In 2007, my wife trained for and did her first triathlon.  I watched her first triathlon race and saw how she and so many others appeared to enjoy it.  I had not exercised on any regular basis since high school and since I had a chronic disease that might be helped with exercise, I decided to give triathlon a try.  I enjoyed the exercise and having a goal to work toward gave me the motivation I needed.  After a few years of increasing the distance of the triathlon events, I contemplated doing the full ironman distance triathlon.  I started looking into how to keep my body fueled and blood sugars near normal for the 12+ hours it might take me to do such a race particularly since sugar is the primary, if not sole, fuel used by athletes during a long distance triathlon.  This is what motivated me to discover the dietary change that I am currently enjoying.

In 2011, I reexamined my diet and studied the Paleo Diet (Loren Cordain, PhD), the low carbohydrate ketogenic diet for diabetes (Richard Bernstein, MD), and the low carbohydrate ketogenic diet for athletes (Stephen Phinney, MD, PhD, Jeff Volek, PhD, RD and Eric Westman, MD).  I have combined portions of both of these diets for myself.  The essence of the low carbohydrate ketogenic approach for diabetes is as follows.  Diabetes is a disease of carbohydrate intolerance.  Carbohydrates in the diet are not essential to the diet, only protein and fat are essential.  Near elimination of carbohydrates from the diet will maximally improve diabetes control, reduce insulin doses needed to control blood sugars in type 1 or insulin dependent type 2 diabetes, and in the case of pre-diabetes or early type 2 diabetes can normalize blood sugars without medications.  See Athletes page for more details.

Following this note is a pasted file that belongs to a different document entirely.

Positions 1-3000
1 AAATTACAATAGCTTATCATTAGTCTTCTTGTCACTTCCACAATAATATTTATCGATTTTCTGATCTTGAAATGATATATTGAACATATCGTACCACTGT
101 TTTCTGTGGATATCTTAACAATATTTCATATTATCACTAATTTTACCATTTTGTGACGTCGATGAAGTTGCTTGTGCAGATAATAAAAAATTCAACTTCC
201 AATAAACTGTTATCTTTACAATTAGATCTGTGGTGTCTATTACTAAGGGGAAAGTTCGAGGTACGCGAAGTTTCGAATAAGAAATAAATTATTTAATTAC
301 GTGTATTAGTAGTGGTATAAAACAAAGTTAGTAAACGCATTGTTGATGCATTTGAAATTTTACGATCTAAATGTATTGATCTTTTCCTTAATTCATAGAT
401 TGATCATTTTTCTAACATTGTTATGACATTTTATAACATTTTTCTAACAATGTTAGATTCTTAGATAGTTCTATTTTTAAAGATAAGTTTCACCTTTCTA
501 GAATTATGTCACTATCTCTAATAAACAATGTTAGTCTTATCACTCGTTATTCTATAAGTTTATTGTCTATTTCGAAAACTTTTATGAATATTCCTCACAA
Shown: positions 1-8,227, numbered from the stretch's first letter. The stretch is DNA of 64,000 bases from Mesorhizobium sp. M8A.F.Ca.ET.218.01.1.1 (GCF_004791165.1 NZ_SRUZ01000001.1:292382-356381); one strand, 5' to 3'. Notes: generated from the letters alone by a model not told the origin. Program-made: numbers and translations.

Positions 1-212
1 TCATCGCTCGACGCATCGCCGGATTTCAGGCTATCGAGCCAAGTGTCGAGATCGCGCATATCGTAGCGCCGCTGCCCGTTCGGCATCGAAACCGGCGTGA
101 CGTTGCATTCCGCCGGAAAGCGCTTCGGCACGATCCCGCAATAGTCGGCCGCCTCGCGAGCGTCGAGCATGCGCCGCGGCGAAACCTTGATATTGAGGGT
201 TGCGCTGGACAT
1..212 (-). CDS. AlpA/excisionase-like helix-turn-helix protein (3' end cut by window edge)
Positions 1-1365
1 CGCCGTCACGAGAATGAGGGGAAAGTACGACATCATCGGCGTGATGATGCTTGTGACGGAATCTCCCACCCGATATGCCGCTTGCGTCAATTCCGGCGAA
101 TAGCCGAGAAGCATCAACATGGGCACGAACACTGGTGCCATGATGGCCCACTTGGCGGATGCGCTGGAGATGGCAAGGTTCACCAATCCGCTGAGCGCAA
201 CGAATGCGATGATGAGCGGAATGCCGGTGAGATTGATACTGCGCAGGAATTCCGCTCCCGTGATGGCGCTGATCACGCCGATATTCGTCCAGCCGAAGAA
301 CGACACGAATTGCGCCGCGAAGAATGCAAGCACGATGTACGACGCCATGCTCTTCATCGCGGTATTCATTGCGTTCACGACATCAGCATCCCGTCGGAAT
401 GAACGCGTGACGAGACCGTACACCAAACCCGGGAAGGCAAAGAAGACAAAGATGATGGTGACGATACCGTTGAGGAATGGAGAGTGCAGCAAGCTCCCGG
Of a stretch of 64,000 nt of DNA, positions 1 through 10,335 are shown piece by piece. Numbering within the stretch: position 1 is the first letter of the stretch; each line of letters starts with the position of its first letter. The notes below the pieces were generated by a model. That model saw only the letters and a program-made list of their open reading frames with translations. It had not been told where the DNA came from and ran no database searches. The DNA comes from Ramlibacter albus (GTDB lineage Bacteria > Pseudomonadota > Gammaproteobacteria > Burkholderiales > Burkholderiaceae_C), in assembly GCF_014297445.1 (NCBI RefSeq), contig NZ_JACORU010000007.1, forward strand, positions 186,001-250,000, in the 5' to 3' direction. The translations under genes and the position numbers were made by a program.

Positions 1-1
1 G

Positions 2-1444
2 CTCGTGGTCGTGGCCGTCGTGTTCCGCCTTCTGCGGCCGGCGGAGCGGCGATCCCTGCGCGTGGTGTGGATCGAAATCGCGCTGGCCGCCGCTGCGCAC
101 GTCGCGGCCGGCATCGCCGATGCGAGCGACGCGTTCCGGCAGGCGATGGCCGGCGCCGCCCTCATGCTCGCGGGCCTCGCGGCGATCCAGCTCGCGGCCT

I transitioned to this low carbohydrate ketogenic diet to address both of my issues, namely diabetes control and fueling endurance exercise with excellent results.  My blood sugars are better controlled and hypoglycemia is quite unusual.  I have had several blood sugar readings in the range of 46 to 60 mg/dl without any symptoms of hypoglycemia.  Readings this low prior to the ketogenic diet would have caused symptoms of hypoglycemia.  On the ketogenic diet, however, these symptoms are absent presumably due to the use of ketones by the body and brain.  I am able to exercise with no apparent loss of energy or power while consuming relatively little sugar during exercise to prevent hypoglycemia.  I measure my blood sugar while exercising usually every 60 – 90 mins or if I feel my blood sugar might be low.  My blood tests have improved in the typical pattern seen on a ketogenic diet. Triglycerides decreased from an average of 76 to 65 mg/dL, HDL cholesterol increased from an average of 61 to 90 mg/dL, the triglyceride/HDL ratio decreased from 1.31 to 0.72, the calculated LDL cholesterol increased from an average of 103 to 162 mg/dL.  The hsCRP (high sensitivity C-reactive protein, a marker of inflammation) decreased from 3.2 to 0.7 mg/L.  Of note, in my case, exercise did not result in a significant change in any of these lipid values, nor did niaspan or pravastatin (taken during different time frames).  The niaspan was discontinued 16 months prior to and the pravastatin was discontinued 4.5 months prior to these latest results.  Seeing that this diet actually worked for me and the scientifically proven health benefits of a well formulated low carbohydrate diet for treatment of obesity and numerous chronic diseases, I decided to add nutritional therapy to my medical practice.  In addition to review of books and literature, I am using the resources of the ASBP (American Society of Bariatric Physicians) in preparation for the board certification examination in obesity medicine (by the American Board of Obesity Medicine) in Nov. 2012.

What Does Dr Runyan Eat?
1.  Macronutrient Composition